Have You Passed on Low Self Esteem to Your Children?

I have struggled my whole life with low self-esteem. For as far back as I can remember, I have struggled with it in all aspects that you can think of.

I was my mom’s middle child. I grew up in a blended family, a yours, mine and ours family. I use the term blended loosely here, for as long as we were a ‘family’, we never really blended at all.  My stepfather and I just never got along and he would not hesitate to cut me down and make sure that my self esteem just never developed in a positive way.  I remember once he commented that I didn’t have boys interested in me like my step sister because ‘boys liked little girls’. Meaning thin, small, skinny. Which I wasn’t.  I was not heavy, but tall and not skinny like he meant.  This has always affected me.  My younger sister has always been called the pretty one, told she was beautiful.  I remember a counselor in high school commenting she couldn’t be one of us, she was too little.  Meaning thinner that her older two sisters.

I liked art. But wasn’t as good as my older sister.  I got good grades, but not straight A’s. I cried easily, so I got ridiculed about that. I spent my childhood ‘babysitting’ my siblings, so I really never hung out much with friends, didn’t have too many.

My weight through the years has gone up and down and up and down.  I have stressed about it, worked on it, been frustrated by it.

And complained about it. Like many, I have called myself fat. Whether I am or not. It comes from a lifetime of never being good enough. No matter how many times I tell myself I am fine, or other people tell me it, I can’t seem to stop calling myself fat.  I can’t seem to feel I am good enough.

The other day I read an article about a mom calling herself fat in front of her daughter and the message it gave her.  It took my breath away.  I felt TERRIBLE.  i have a beautiful, smart, talented daughter. And guess what, when you tell her that, she doesn’t feel it or believe it. I blame myself. I decided after reading that, that I had a lot to work on. That I need to stop saying that, even if I still don’t feel good enough. It is not something to verbalize in front of my children. How can they ever feel good about themselves, if their mother STILL doesn’t feel good enough about herself?? Hopefully, in this change, I can also finally accept me as I am. I can finally feel good enough!

Just a couple days ago, I was in the car with my daughter and this very subject came up.  I was glad she told me how she felt. I found it ironic that it was just after I had read that article, we were talking about it. She did not know I read it, but I told her about it then. I shed a few tears. I explained why I was that way. But most of all, I apologized. I never ever meant for my insecurities to affect my children. Even though I have talked mostly about my daughter here, I know it can affect our sons, too. I know that at least one of mine also does not feel good enough in what he does. He has doubts about his abilities and does not believe it when people tell him he is handsome.

Now don’t get me wrong.  I also did some good for them, too! I have always supported them, told them I am proud. Told them they are loved.  They are smart and talented and most of all, compassionate human beings.

But even with that said, they also learn by example.  They listen.  And if their mom doesn’t feel good enough about herself and verbalizes it often, they how do we expect them to feel good about themselves?  Be careful with what you say and do. Your kids are listening and paying attention, even if you think they aren’t!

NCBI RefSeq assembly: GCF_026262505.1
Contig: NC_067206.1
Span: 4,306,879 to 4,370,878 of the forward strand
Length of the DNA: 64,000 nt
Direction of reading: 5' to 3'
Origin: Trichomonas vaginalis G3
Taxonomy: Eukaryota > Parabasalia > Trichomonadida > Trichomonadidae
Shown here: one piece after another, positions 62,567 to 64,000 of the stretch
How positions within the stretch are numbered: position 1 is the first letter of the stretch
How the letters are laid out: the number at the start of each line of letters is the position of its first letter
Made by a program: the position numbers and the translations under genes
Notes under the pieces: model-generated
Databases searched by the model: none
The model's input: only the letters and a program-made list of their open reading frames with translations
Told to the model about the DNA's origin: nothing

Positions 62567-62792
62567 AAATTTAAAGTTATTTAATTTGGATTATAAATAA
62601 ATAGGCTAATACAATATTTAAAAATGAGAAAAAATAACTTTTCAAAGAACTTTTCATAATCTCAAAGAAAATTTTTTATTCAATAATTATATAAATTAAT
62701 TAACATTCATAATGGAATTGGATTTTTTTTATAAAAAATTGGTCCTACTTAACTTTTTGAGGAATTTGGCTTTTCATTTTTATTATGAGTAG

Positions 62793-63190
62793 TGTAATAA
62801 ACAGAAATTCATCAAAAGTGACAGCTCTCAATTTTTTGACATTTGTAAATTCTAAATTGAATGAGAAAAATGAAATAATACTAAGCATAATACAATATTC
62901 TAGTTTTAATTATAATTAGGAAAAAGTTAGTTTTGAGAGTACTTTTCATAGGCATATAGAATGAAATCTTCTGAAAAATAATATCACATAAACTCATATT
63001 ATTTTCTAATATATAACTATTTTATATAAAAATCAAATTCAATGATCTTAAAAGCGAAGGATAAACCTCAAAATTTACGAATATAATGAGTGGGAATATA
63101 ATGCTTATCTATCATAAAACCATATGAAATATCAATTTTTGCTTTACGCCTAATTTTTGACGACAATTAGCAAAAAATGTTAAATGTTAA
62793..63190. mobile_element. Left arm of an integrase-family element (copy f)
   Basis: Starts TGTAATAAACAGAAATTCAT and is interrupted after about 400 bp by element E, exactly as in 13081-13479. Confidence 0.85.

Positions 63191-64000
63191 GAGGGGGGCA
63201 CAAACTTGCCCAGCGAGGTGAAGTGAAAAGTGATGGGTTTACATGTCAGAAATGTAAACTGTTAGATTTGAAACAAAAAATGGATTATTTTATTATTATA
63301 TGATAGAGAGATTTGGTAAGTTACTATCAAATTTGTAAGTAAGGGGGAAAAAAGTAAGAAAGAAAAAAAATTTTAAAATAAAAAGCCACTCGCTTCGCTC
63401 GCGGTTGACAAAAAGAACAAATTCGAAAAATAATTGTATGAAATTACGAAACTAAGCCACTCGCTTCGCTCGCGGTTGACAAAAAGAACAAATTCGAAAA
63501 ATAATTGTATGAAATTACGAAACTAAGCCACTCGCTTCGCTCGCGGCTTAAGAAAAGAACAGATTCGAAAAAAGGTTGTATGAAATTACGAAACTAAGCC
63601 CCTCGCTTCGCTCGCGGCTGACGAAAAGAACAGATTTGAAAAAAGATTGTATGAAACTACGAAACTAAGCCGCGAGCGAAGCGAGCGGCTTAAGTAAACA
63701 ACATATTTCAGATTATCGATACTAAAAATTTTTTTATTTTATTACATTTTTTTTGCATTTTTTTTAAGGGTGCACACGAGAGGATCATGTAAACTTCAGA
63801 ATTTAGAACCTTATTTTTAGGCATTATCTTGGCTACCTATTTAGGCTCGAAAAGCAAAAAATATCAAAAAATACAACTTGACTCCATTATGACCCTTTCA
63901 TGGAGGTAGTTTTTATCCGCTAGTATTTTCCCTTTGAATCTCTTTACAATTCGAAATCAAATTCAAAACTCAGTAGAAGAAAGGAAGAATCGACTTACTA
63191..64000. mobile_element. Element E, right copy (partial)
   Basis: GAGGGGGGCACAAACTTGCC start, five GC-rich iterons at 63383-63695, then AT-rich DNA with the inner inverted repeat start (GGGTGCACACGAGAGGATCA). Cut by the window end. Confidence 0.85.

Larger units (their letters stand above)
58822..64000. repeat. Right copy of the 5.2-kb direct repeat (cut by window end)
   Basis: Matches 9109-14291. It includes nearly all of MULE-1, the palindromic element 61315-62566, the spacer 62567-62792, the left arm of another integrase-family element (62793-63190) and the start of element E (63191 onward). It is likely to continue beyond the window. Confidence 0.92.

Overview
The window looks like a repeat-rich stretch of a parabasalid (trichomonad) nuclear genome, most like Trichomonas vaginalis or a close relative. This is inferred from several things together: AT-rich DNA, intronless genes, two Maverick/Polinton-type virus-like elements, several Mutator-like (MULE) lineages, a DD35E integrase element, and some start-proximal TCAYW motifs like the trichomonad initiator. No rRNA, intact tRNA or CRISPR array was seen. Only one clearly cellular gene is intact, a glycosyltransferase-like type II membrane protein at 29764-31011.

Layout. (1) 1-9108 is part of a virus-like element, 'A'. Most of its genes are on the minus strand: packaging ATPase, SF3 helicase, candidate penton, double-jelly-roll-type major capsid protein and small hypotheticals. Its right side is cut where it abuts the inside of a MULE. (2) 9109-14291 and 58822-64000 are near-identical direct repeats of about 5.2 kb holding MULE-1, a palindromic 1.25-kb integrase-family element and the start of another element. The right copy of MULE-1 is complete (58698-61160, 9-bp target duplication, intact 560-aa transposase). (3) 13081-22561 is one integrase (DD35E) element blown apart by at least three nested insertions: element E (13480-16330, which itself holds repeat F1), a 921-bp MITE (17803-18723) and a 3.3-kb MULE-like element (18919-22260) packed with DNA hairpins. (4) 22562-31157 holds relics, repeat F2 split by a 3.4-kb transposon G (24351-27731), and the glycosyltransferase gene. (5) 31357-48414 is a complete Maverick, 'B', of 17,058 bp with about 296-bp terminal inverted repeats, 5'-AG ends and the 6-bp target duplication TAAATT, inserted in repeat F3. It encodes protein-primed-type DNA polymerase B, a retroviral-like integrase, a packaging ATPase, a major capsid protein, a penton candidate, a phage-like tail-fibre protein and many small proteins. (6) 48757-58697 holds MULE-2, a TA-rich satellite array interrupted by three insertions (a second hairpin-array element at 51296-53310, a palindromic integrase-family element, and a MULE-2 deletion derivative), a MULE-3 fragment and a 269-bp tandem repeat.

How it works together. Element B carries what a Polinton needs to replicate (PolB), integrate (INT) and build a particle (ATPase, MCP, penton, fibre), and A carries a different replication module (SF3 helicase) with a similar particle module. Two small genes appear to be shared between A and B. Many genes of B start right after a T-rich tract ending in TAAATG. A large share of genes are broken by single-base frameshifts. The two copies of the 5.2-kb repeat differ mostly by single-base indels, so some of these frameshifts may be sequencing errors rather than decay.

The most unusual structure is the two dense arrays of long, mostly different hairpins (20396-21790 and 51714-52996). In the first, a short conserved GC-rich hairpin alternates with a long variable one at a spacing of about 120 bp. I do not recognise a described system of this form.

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7 comments

  1. Great post! We pass so much baggage on to our kids. My sole goal when my kids were little was to just not be like my mother. Negative goals aren’t very productive. Now those kids are nearing 40 ans I see so much of myself (ok my baggage) in them.

  2. Thanks Joy. What is it that “they” say? It takes 10 compliments to counteract one criticism? I think it’s also very important to let our kids know they are so much more than what they look like on the outside. The barrage of media images does that to them enough. We need to tell our girls (and boys) that they are smart, caring, and capable.

  3. The dreaded weight issue has been a family topic for us forever. I have never, ever told my daughter she looked fat, but when she needed help managing her weight I have always been supportive. Children learn what they live.

  4. I think if they rang a bell or gave us an electric shock every time we indulged in fat-hate-talk, most of us would be hearing bells or getting shocked all day long.

    While to be honest, I am not thrilled with my current weight or shape, I have come to realize that I cannot become fit/thinner as long as I am hating on myself. So I have set as a current goal 1) Engage in healthy exercise as much as possible; 2) STOP the fat-hate-talk/think. Once I have those two down, then I can begin taking a closer look at my diet and where else I want to be.

  5. Yes, I know I did some damage :(. Like you though, I also know I did some positive things as a mother :0).
    When I heard my daughter {who is 41′ 11″ weighing in at 103 pounds!!!} named her thighs “Gord and Gordy” I was so saddened. We had a long talk about it. Her issues are def from hearing my negative comments abiut myself but also, she says, from society, media, etc. We encouraged one another to love ourselves and I pray for her that if she becomes a mother to a little girl, she will be sure to be aware of her body image comments.

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